Income Tax Noncompliance in Nigeria and the Moderating Effect of Public Governance Quality: A Suggested Framework

Mohammed Abdullahi Umar, Chek Derashid, Idawati Binti Ibrahim

Abstract


Income tax noncompliance is a huge problem in Nigeria making the country one of the lowest income tax countries in the world based on percentage of GDP. The study reviews and integrate previous research and causes of noncompliance were identified – Socio economic condition, tax knowledge, perceived audit probability and prevailing social norm . However, as acknowledged by researchers, over fifty years of research on noncompliance is yet to produce a formula that can solve noncompliance problems applicable to all jurisdictions hence the need to develop country-specific models. Given that Nigeria has one of the largest informal sectors in the world, this study adds perceived attractiveness of the informal sector as a factor and reconstructs public governance quality as moderator of other factors. The study argues that the above factors are present in all countries of the world; if they are worse in Nigeria, then a moderator could be the problem and public governance quality is plausible given Nigeria’s poor record. Facts from previous research support this position. It is recommended that Nigerian government urgently improve on public governance to reduce the size of the informal sector and mitigate the effects of the other factors. Further research is needed to statistically analyse the suggested framework.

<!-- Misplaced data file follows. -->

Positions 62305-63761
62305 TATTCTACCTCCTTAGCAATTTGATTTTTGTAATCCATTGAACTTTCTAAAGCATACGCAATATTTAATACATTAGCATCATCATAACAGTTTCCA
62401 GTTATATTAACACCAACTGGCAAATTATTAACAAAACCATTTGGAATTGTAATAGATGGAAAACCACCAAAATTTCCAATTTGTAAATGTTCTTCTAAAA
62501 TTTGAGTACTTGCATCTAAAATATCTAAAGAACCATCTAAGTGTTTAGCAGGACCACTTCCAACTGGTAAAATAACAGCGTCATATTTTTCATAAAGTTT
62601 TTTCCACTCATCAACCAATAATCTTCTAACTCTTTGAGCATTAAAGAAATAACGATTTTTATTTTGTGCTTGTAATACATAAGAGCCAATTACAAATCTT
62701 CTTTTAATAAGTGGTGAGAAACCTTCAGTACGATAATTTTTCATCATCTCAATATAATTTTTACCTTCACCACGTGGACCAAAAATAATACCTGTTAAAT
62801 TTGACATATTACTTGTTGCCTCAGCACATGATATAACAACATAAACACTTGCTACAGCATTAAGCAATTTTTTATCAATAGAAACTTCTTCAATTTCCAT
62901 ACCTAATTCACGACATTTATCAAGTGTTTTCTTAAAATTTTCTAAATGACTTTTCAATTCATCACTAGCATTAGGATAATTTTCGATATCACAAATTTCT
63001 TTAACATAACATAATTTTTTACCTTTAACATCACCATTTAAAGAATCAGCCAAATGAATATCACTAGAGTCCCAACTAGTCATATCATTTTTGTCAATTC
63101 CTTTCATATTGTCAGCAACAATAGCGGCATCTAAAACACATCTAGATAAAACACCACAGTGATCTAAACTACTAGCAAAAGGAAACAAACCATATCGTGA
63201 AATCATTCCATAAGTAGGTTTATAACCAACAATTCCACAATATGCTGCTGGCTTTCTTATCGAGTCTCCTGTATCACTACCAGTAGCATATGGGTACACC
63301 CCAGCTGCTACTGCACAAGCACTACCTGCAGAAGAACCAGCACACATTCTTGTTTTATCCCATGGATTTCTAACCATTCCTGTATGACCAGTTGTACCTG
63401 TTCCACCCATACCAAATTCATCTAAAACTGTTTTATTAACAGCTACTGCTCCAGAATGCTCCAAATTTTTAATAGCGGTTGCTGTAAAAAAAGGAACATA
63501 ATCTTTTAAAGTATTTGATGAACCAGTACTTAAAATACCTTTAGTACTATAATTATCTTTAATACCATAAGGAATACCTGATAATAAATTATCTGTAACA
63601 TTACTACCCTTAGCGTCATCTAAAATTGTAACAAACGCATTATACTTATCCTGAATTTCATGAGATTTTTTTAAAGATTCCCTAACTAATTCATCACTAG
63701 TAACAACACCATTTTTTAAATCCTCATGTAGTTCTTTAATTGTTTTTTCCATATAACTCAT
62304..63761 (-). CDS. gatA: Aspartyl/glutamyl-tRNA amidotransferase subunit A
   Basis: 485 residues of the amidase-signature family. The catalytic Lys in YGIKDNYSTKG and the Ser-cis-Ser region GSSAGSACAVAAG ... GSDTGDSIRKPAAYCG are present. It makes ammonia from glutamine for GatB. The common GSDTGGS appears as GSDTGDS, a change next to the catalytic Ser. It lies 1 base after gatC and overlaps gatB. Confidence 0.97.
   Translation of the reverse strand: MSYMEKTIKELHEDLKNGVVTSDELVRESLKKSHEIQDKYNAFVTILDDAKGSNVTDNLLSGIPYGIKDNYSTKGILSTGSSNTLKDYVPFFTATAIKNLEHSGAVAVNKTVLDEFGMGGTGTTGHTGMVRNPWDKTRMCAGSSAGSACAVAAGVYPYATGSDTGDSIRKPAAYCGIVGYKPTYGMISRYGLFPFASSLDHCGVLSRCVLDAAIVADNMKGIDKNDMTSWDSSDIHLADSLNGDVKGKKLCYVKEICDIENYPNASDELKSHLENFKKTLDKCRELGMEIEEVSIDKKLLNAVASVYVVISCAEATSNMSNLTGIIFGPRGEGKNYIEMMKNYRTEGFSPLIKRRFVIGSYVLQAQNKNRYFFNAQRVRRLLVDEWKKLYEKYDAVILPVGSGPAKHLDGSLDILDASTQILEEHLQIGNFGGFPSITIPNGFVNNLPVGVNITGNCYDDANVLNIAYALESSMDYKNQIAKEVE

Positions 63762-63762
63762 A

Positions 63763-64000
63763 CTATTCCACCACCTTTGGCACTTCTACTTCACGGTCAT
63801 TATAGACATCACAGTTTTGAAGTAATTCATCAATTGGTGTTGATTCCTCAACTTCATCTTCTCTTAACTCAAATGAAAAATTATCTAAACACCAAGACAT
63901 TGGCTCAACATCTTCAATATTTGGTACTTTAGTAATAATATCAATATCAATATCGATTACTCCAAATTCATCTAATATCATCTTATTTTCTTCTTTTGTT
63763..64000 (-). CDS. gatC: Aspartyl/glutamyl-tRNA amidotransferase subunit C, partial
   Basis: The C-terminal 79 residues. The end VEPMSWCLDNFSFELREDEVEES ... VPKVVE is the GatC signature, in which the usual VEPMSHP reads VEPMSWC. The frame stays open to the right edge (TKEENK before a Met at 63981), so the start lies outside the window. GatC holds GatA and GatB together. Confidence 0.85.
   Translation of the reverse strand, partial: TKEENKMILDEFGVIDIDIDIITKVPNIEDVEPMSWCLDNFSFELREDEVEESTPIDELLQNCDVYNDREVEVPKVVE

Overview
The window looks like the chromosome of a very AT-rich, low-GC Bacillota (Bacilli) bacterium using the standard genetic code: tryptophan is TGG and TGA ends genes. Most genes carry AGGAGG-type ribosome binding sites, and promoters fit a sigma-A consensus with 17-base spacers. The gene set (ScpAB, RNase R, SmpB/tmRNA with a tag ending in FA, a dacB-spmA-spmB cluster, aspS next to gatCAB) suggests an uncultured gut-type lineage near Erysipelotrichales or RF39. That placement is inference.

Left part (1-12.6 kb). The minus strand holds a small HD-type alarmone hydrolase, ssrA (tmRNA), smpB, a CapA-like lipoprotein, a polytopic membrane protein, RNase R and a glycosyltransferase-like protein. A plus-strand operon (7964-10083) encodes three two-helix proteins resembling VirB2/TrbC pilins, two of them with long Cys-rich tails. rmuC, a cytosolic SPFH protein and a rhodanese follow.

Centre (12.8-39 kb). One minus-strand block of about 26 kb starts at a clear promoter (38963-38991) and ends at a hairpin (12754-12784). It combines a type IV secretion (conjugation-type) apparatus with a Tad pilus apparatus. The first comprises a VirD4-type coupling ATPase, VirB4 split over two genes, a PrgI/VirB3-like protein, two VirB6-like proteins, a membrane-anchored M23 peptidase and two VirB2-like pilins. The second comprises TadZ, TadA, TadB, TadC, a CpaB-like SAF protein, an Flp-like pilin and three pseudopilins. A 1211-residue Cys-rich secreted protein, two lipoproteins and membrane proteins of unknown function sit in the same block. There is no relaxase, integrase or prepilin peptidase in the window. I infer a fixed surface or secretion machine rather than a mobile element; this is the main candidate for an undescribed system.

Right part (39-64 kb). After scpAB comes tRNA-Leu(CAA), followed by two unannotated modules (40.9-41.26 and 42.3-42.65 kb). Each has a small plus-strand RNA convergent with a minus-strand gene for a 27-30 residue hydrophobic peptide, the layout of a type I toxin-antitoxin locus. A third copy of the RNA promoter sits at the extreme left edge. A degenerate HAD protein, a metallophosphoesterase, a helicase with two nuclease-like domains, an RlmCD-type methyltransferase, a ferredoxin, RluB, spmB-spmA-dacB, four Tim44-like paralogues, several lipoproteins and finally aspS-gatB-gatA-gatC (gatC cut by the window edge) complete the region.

DOI: 10.5901/mjss.2016.v7n6p339


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Mediterranean Journal of Social Sciences ISSN 2039-9340(Print) ISSN 2039-2117(Online)

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